Real carriage. Fake horse. It’s a small lane in the middle of the old Gettysburg.
This is one of the many things I love about tourist towns. I know people get all snobby about “tourist traps,” but towns set up for the tourists, while heavily commercial, also have plenty of places to eat, lots of motels, and activities for everyone. Best of all, they are always glad to see you.
That’s no small matter, especially if you have been harassed in less hospitable destinations. No matter what your color or nationality, your money is good in a tourist town. It’s also an easy venue for people who have disabilities and special needs. These towns are ready to cater to your unique requirements.
There’s always a reason a town becomes a tourist mecca. It holds attractions or is very near them. Nice beaches. Historic sites. Skiing. Roller coasters. Gambling. Fabulous food.Terrific views. Wonderful weather. Amazing shopping.
A town doesn’t draw crowds without a reason.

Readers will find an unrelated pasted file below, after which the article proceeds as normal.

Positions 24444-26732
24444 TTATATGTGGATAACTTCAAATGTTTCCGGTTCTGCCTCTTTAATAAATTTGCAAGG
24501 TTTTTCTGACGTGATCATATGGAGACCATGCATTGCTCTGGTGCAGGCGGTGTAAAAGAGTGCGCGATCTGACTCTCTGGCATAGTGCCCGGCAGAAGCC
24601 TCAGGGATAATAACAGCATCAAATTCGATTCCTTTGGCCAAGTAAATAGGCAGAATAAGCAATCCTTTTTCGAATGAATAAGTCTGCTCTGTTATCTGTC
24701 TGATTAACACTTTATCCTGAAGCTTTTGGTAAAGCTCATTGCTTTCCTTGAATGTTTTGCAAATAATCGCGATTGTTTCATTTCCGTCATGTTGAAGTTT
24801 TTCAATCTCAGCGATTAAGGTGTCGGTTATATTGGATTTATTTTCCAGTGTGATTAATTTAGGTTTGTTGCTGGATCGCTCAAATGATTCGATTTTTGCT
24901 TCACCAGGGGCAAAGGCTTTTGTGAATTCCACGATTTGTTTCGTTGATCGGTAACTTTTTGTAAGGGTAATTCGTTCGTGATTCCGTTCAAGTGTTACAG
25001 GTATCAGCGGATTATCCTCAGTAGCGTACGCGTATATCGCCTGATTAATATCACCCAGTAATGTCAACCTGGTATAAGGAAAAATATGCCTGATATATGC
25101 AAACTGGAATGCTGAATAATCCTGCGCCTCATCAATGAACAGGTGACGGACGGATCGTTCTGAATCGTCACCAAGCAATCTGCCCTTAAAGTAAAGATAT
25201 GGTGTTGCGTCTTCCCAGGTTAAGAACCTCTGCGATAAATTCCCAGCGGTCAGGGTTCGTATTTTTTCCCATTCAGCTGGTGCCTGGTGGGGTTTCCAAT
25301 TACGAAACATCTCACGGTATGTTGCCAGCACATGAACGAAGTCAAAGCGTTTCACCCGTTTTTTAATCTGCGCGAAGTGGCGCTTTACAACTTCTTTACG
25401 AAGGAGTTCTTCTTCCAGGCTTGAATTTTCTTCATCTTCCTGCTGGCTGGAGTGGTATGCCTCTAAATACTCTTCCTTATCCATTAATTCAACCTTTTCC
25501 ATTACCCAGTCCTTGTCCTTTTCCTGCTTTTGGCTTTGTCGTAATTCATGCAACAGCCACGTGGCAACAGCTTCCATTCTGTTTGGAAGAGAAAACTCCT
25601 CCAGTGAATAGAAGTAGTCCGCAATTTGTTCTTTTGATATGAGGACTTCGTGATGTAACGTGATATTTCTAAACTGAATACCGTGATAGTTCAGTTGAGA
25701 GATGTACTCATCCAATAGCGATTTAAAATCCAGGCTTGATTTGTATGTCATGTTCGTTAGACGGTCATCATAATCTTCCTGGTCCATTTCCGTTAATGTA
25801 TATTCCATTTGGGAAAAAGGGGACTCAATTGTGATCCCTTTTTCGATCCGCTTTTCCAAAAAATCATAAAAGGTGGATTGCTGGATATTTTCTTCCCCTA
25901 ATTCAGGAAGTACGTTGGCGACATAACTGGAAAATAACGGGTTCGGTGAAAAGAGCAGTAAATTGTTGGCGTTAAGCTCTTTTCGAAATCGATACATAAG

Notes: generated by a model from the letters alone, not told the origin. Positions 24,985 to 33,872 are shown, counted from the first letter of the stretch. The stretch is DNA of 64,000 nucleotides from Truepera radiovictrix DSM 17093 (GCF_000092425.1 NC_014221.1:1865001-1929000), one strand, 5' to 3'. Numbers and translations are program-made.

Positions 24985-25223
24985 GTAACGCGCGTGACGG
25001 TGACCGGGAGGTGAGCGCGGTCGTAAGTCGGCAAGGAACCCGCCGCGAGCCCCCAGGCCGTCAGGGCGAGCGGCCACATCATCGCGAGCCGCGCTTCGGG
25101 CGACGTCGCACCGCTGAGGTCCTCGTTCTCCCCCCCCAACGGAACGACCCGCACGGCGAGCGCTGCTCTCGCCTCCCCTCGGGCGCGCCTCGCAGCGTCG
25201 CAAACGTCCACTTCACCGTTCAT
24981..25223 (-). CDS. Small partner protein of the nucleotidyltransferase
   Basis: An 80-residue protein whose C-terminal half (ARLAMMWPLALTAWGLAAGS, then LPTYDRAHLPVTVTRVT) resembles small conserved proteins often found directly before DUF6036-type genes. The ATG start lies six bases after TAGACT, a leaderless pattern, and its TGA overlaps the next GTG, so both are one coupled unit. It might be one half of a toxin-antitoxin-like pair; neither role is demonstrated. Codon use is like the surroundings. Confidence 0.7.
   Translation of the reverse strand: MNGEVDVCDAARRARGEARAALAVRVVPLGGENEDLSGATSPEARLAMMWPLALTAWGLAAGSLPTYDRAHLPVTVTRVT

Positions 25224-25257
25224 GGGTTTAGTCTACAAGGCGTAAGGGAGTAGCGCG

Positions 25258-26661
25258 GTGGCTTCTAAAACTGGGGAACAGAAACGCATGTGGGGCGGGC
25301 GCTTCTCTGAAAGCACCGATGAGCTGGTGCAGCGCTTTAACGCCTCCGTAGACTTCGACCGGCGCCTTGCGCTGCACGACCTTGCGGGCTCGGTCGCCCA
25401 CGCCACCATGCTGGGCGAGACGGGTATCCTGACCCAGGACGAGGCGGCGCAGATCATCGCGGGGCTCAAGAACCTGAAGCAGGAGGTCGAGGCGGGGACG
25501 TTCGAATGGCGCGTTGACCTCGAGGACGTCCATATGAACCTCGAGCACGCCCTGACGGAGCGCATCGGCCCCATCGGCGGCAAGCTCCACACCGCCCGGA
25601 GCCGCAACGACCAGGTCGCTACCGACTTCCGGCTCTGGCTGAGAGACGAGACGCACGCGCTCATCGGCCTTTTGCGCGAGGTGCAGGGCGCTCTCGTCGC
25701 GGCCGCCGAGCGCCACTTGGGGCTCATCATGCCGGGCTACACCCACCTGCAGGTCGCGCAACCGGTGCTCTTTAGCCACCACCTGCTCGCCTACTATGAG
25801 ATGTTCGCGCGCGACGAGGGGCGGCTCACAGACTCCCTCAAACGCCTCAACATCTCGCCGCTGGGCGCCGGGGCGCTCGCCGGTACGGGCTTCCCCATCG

The down sides to popular destinations are obvious. Higher prices, crowds and traffic. If you want to travel where everyone else also wants to go, try to find schedule it off-season. Even a few days before or after peak can make a huge difference in the size of the crowds and the price of accommodations.
But check it out. Some places close down right after Labor Day, or have nothing open except during peak periods. Beach towns are particularly likely to be locked up tight by early September.
Martha’s Vineyard, for example, bustles with life on Labor Day. The next day, more than half the restaurants and shops are closed. A few stay open longer or are open year round — but that may not be what interests you.
Just make sure the stuff you really want to do and see is available before you book a bargain vacation.